Bonn: German Development Institute / Deutsches Institut für Entwicklungspolitik (DIE)
The development finance system is becoming increasingly complex. New actors and instruments are being created with enormous speed and ingenuity. Yet the multilateral development banks still account for a large share of the public resources used for development finance. Of these, the World Bank and the three regional development banks (RDBs) – the Asian Development
Bank (AsDB), the Inter-American Development Bank (IDB) and the African Development Bank (AfDB) – play the most important roles.
Multilateral development banks are major providers of finance, knowledge and convening services to developing countries. The RDBs have the additional advantage of a high degree of regional ownership. In an ever more complex global governance system, they can play an important role in regional governance, supporting the provision of regional public goods.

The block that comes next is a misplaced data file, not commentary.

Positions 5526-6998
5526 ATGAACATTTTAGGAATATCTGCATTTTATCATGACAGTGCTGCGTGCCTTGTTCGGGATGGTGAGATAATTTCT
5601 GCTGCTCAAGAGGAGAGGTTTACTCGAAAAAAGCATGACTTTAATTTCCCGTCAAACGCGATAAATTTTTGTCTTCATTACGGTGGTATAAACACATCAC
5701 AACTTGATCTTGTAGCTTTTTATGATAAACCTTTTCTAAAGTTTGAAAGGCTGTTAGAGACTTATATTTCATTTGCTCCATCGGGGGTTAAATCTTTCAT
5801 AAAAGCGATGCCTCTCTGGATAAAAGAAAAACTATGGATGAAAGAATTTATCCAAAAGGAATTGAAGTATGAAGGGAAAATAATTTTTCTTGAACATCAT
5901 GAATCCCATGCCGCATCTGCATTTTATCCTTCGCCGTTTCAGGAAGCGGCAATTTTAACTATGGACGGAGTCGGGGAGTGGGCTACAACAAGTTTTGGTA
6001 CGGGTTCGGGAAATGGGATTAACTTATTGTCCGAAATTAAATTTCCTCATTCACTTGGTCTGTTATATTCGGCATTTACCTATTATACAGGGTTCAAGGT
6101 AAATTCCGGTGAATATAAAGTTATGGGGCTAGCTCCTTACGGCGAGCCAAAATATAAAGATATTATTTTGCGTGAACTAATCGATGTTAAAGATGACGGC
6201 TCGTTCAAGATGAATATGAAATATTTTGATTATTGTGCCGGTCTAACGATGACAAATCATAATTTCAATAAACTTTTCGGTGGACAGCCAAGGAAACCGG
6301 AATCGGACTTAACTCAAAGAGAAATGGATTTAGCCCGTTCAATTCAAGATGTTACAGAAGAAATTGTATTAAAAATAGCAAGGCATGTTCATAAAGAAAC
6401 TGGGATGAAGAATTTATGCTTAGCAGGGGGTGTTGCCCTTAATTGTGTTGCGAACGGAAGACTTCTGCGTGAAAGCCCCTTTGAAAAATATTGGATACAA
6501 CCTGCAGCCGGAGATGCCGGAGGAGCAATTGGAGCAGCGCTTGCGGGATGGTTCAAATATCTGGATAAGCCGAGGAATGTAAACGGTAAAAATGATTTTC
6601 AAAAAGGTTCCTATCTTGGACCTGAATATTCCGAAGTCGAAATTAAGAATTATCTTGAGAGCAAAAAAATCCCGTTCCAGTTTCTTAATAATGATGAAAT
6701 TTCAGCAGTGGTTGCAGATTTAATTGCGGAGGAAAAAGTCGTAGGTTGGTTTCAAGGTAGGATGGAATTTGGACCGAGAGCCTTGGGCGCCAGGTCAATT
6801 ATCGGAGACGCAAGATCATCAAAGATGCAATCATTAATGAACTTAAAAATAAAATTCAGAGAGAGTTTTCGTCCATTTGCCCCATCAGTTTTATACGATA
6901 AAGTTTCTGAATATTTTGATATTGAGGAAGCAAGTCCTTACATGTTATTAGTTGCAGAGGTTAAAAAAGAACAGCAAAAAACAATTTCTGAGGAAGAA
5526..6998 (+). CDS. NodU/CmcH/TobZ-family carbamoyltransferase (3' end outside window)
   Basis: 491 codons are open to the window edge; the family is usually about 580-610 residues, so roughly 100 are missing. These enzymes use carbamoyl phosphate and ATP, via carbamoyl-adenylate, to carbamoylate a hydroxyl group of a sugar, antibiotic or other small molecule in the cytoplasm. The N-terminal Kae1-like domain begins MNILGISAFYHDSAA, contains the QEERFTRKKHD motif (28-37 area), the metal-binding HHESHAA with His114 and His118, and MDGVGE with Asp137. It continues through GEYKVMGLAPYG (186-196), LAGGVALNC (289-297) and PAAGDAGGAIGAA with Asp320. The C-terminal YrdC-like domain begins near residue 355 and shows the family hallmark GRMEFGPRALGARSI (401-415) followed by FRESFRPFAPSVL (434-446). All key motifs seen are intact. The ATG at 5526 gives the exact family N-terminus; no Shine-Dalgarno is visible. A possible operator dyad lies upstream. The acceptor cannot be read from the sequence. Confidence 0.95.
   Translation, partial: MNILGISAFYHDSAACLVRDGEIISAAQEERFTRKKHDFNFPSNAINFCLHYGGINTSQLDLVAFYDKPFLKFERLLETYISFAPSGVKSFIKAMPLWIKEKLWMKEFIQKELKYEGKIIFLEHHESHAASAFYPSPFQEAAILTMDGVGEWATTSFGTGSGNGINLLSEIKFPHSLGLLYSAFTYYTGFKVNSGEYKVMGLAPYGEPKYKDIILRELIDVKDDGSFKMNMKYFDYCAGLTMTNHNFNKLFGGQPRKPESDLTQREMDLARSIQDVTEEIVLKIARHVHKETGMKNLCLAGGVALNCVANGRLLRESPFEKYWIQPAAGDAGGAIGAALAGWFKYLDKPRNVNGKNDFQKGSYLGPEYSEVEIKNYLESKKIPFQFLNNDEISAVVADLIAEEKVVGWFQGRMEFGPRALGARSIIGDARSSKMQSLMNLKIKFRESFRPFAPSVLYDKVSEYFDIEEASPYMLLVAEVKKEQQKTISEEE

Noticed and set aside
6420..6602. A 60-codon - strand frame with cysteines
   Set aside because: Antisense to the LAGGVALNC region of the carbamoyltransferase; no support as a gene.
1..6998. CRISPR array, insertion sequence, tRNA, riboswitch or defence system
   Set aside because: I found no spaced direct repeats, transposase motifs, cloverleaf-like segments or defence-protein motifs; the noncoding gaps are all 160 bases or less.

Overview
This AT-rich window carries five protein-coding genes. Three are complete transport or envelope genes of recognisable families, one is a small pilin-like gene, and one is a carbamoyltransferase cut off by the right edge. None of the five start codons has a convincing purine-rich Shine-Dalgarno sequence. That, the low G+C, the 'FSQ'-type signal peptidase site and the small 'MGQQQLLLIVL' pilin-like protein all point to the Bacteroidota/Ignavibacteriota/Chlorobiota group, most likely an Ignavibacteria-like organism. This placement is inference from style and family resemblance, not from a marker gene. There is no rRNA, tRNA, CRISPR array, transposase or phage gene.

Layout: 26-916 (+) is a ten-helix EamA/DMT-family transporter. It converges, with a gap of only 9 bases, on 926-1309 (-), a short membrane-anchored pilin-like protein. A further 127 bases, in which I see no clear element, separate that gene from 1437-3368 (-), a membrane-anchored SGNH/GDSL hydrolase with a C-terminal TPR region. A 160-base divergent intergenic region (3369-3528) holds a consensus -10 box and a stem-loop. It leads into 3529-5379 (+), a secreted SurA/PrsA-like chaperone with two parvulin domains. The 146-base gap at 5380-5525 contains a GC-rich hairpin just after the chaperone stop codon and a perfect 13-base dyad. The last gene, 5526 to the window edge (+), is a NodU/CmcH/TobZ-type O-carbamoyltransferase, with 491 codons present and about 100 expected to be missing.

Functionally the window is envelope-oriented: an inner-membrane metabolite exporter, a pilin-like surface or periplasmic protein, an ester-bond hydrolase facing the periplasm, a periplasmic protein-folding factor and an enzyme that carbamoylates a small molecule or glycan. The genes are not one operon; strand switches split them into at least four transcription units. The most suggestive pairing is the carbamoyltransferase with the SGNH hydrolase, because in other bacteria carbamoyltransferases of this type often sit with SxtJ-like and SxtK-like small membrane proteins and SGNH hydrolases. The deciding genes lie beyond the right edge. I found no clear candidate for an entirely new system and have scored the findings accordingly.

However, the RDBs cannot take this role for granted. In today’s diverse development finance system, there is no shortage of competent financing and consulting institutions. The RDBs must make a difference in this system if they are to convince their members of their necessity and usefulness. One way to achieve this is through concentration on fewer areas of activity.
In the current financial crisis the RDBs should play a strong countercyclical role by extending larger volumes of investment and policy loans, particularly to middleincome countries.